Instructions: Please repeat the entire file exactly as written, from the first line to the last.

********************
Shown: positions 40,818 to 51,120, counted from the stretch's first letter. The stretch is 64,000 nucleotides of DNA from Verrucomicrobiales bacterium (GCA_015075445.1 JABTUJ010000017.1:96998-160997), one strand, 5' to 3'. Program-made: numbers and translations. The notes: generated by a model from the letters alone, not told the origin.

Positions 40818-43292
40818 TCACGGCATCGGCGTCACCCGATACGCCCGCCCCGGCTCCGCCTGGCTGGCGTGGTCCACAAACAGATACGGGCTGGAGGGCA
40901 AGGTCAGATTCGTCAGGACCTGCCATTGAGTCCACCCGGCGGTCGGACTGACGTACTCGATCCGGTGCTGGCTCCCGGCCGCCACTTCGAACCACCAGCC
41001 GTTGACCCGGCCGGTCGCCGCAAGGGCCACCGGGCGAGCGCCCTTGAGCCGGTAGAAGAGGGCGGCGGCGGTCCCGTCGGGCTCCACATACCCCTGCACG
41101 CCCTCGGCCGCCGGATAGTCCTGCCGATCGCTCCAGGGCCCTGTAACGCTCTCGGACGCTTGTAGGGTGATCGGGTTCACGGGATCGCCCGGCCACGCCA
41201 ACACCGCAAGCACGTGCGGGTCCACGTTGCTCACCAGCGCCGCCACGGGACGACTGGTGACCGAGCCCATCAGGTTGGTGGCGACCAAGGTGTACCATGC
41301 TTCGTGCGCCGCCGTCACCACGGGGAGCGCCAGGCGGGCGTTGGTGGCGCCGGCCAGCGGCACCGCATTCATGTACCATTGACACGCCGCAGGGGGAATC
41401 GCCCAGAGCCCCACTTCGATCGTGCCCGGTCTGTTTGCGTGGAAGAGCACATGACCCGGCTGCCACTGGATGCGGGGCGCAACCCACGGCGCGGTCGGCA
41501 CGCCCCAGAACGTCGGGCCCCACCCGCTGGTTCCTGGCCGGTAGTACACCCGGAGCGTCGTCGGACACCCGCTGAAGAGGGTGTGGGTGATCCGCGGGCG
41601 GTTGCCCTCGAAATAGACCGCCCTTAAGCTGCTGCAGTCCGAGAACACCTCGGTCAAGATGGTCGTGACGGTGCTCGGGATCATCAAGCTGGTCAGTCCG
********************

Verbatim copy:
Shown: positions 40,818 to 51,120, counted from the stretch's first letter. The stretch is 64,000 nucleotides of DNA from Verrucomicrobiales bacterium (GCA_015075445.1 JABTUJ010000017.1:96998-160997), one strand, 5' to 3'. Program-made: numbers and translations. The notes: generated by a model from the letters alone, not told the origin.

Positions 40818-43292
40818 TCACGGCATCGGCGTCACCCGATACGCCCGCCCCGGCTCCGCCTGGCTGGCGTGGTCCACAAACAGATACGGGCTGGAGGGCA
40901 AGGTCAGATTCGTCAGGACCTGCCATTGAGTCCACCCGGCGGTCGGACTGACGTACTCGATCCGGTGCTGGCTCCCGGCCGCCACTTCGAACCACCAGCC
41001 GTTGACCCGGCCGGTCGCCGCAAGGGCCACCGGGCGAGCGCCCTTGAGCCGGTAGAAGAGGGCGGCGGCGGTCCCGTCGGGCTCCACATACCCCTGCACG
41101 CCCTCGGCCGCCGGATAGTCCTGCCGATCGCTCCAGGGCCCTGTAACGCTCTCGGACGCTTGTAGGGTGATCGGGTTCACGGGATCGCCCGGCCACGCCA
41201 ACACCGCAAGCACGTGCGGGTCCACGTTGCTCACCAGCGCCGCCACGGGACGACTGGTGACCGAGCCCATCAGGTTGGTGGCGACCAAGGTGTACCATGC
41301 TTCGTGCGCCGCCGTCACCACGGGGAGCGCCAGGCGGGCGTTGGTGGCGCCGGCCAGCGGCACCGCATTCATGTACCATTGACACGCCGCAGGGGGAATC
41401 GCCCAGAGCCCCACTTCGATCGTGCCCGGTCTGTTTGCGTGGAAGAGCACATGACCCGGCTGCCACTGGATGCGGGGCGCAACCCACGGCGCGGTCGGCA
41501 CGCCCCAGAACGTCGGGCCCCACCCGCTGGTTCCTGGCCGGTAGTACACCCGGAGCGTCGTCGGACACCCGCTGAAGAGGGTGTGGGTGATCCGCGGGCG
41601 GTTGCCCTCGAAATAGACCGCCCTTAAGCTGCTGCAGTCCGAGAACACCTCGGTCAAGATGGTCGTGACGGTGCTCGGGATCATCAAGCTGGTCAGTCCG